37 37 DET protocol for risk assessment. (Extract- slide 39) (Check next slide)

38 38 DET Colour Coding Classification code. Based on risks associated with the chemical. Unacceptable. (Banned) Not recommended. (Black) Manageable. (Red, orange,green & blue.) Conditions of use. Approved staff only. Demonstration only. Senior students. All students. Individual user code

39 39 DET: Extract of Appendix D Restricted to senior student use & staff. Chemical Risks and guidance for use Dangerous goods class and packaging group.

40 40 Control of the risks associated with Sodium hydroxide. Use in concentrated or solid form only by senior students or teachers. Instruct students on the safe handling of the chemical and what they do in the case of spills or accident. Students use dilute solutions. Use small quantities where possible – micro chemistry. Use of personal protective gear. Use in fume cupboard.

41 41 Storing chemicals safely. Storage areas must not be accessed by students. If chemicals are stored in the classroom they should be in a locked cupboard and not able to be accessed by the students. Remember, there needs to be adequate ventilation. Use DET classification system.

42 42 Acceptable storage cabinets.

43 43 Chemical placement within stores. “Class” separation Store on basis of primary risk. Store substances of same class together except when they are incompatible.(eg Glacial acetic acid and Alcohol) HOW? By: Horizontal segregation. Impermeable vertical physical barriers. Non-hazardous substances as barriers. Small quantities in high sided trays. Physical separation of at least 1 meter (Oxidising agents 3 meters). (If quantities are less than 25% of that requiring a licence, no special storage provisions apply other than “Class” separation).

44 44 Chemical placement within stores Within same class. Liquids stored below solids. Liquids in glass containers stored close to floor and in containment trays. Reserve stock should be stored in a secure labelled chemical store.

45 45 Flammable liquids. Class 3. Flammable liquids not stored in a FLC should be stored in a cool place away from direct sunlight. Containers should be checked for cap breakage during summer. Alcohols should be kept separated from Glacial acetic acid (incompatibility issues). Up to 20 litres can be stored without the need for a Flammable liquids cupboard (FLC).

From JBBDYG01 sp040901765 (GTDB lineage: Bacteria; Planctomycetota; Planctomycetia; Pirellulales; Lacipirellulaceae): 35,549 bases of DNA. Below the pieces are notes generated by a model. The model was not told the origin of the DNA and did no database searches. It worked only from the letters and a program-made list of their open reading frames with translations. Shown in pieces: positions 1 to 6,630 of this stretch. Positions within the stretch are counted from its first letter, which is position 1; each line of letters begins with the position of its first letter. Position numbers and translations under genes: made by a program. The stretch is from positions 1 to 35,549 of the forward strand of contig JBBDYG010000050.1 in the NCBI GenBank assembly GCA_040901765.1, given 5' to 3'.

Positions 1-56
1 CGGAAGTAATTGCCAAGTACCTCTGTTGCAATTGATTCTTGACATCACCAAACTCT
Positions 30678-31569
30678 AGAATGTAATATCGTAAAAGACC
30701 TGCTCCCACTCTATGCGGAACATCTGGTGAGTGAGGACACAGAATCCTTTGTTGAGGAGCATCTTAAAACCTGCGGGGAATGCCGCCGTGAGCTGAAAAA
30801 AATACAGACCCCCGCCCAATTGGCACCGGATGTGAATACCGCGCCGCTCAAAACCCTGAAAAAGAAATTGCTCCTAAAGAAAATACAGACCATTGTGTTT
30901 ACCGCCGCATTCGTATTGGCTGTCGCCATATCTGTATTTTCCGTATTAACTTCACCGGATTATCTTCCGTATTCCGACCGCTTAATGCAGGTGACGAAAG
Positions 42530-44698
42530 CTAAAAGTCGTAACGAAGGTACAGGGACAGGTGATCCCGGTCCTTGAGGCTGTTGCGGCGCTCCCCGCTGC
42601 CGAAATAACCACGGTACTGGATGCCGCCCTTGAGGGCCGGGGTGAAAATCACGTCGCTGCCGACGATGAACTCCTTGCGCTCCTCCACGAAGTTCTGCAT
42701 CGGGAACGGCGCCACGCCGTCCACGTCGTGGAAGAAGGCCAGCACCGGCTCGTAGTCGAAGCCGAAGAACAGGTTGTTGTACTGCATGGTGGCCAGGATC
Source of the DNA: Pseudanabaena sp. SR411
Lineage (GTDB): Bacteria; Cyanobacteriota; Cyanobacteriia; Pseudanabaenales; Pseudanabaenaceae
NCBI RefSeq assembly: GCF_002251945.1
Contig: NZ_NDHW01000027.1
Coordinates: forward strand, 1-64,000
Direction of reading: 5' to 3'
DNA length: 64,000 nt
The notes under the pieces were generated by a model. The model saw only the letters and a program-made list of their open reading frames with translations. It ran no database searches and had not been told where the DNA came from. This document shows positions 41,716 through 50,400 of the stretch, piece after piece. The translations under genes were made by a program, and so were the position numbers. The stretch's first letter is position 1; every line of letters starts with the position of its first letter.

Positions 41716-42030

46 46 Flammable solids. Class 4. Greater than 2 Kg – store separately as a group (in a containment tray). Greater than 25 Kg- with class 3 in a flammable liquids cupboard. Greater than 50Kg REDUCE STOCK. SULFUR SHOULD NOT BE STORED NEAR PHOSPHOROUS.

47 47 Oxidising agents. Class 5. Greater than 2 Kg store separately as a group, preferably in a containment tray. In a chemical store, provide maximum horizontal separation possible. Incompatible chemicals should be separated. Nitrates not stored near Chlorates. Potassium permanganate not near Glycerol.

48 48 Toxic Substances. Class 6. Greater than 2 Kg store as a group in a plastic containment tray. When not in use Poisons should be locked away. Dilute solutions in dropper bottles should be stored in staff only access areas when not in use.

49 49 Corrosive substances. Class 8. Concentrated acids – on bottom shelf of chemical store. Concentrated acids should be stored in bunded areas. Nitric acid should not be stored near acetic acid. Dilute solutions can be stored on open shelving within drip trays.

50 50 Let’s Practise Chemical Storage How would these chemicals be stored? ChemicalClassQuantity Methylated Sprits32.5Litres Caustic soda (Sodium Hydroxide) 8500gram Nitrate Fertilizer (Ammonium nitrate) 51kilo Hydrochloric acid8500mL Acetone3500mL Nitric acid8500mL Potassium Permanganate5500gram GlycerolNone500mL CopperNone500gram Petroleum JellyNone250 gram 3 3 5 5 8 8 8